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Iron Sharpens Iron – Adventures in Competitive Team Fortress 2; Part 1

In late 2014, I figured out that I was pretty good at playing Scout, the smart-mouthed speedster of the Team Fortress 2 world. Topping every pub (public game) was swiftly growing stale, and I sought more from my TF2 experience. I found the United Gaming Clans TF2 tournament quickly, and thus began my exploits in top-tier gaming.

From the beginning, I’d sought to play Highlander – a server configuration-enforced mode in which two teams composed of one of each of the nine classes duke it out. In Highlander (there can only be one!), I don’t play a Scout – I play THE Scout. My team relies on me to capture the objective, get behind enemy lines and cause chaos, or secure valuable kills (picks) such as by eliminating the enemy medic in a moment of vulnerability.

Yet, despite the relatively lax accessibility provided by UGC’s system, I’m starting at the bottom. My mechanical skill as a Scout is well above the average competitive player’s level, but I need to train myself out of “pub mentality.” I’m not in Valve servers anymore – each of the nine people I’m facing off against is more than capable of capitalizing on big enough mistakes, and my aim remains less-than-godly. Thus, I join a ragtag team of players in UGC’s Iron league (the progression is Iron > Steel > Silver > Gold > Platinum).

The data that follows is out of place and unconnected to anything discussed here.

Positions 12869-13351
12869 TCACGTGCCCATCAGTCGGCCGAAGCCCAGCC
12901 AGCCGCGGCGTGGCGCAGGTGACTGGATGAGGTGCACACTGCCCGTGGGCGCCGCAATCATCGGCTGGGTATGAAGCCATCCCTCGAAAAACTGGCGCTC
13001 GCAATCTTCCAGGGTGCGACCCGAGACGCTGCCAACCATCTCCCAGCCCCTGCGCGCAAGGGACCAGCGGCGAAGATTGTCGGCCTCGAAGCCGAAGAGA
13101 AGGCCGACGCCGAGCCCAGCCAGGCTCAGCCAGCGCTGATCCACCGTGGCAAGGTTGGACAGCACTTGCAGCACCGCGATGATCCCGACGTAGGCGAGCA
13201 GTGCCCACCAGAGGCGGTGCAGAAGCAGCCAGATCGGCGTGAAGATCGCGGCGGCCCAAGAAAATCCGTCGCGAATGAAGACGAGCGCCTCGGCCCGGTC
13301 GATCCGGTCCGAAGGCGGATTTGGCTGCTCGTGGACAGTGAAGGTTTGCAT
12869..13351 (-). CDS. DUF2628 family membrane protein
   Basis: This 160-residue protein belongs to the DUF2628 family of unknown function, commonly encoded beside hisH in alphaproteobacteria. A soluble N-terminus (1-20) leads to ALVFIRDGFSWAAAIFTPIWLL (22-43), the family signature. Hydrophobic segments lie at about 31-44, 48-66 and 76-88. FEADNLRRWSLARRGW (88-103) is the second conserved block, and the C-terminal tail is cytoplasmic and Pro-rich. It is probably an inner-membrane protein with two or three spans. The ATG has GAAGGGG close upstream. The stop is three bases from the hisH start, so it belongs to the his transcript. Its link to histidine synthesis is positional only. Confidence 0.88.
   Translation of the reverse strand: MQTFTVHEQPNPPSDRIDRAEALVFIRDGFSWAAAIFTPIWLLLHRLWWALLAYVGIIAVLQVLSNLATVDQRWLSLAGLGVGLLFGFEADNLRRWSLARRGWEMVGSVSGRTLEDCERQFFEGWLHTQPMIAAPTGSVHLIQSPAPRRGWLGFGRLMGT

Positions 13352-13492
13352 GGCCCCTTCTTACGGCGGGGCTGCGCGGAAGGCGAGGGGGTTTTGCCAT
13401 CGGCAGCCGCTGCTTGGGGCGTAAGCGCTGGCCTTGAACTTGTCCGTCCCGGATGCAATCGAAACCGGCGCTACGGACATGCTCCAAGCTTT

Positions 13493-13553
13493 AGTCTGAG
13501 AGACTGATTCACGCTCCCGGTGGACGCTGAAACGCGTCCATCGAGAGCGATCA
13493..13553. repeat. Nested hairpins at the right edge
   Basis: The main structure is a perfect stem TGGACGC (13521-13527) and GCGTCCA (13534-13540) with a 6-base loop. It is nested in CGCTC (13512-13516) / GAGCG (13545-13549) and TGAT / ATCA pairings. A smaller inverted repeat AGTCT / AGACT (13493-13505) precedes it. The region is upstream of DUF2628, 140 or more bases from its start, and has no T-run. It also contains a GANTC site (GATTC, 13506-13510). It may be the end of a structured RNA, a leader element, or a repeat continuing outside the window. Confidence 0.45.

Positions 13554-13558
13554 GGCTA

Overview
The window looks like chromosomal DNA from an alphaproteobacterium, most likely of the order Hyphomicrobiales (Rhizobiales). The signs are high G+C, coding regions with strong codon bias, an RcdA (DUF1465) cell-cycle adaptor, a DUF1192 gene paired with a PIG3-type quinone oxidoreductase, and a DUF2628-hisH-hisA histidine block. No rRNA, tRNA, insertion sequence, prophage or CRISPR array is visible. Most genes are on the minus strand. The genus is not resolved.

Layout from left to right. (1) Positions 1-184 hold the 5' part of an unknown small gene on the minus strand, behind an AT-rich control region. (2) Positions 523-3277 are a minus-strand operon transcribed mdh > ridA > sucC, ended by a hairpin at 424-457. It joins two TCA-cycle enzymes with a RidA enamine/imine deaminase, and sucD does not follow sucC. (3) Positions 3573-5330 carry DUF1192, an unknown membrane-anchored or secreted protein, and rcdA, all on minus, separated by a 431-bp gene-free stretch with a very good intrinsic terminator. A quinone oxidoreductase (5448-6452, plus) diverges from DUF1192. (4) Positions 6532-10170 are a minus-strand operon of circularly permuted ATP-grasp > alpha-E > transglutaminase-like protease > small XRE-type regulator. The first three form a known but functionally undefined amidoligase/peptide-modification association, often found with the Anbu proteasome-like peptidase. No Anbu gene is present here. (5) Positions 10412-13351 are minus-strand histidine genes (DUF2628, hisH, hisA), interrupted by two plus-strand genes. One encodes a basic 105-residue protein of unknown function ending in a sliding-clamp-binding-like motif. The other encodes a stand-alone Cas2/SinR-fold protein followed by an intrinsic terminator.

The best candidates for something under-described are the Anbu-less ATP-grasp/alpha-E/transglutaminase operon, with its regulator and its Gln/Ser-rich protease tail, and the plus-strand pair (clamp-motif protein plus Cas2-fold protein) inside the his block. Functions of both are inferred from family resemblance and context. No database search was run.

Hopping into the selected voice chat client with eight other people on a regular basis is an interesting experience. I don’t know any of my teammates personally, and the only things I’ve learned about them can be divulged from simply listening to them speak. Our Spy is soft-spoken. Our Engineer has a thick, southern drawl. Our team leader, the Soldier, has a way of sounding as if he’s constantly bored, or simply doesn’t care about whatever’s taking place.

This week’s match took place on koth_viaduct_rc5.  An elevated control point and surrounding cliffs make this a haven for Demos and Snipers.

I know these people better by how they play the game. I see the Sniper stepping out of cover just long enough to scope in and hazard a shot at a valuable target before retreating. I catch the Spy sneaking up behind a flanking enemy on one of the side routes. I smile, pop a few bullets into the bogey’s face, and turn my attention elsewhere as my teammate secures the easy backstab. I watch the Soldier fire tactically into heavily-trafficked areas as I run alongside him, working to secure a valuable part of the map for ourselves.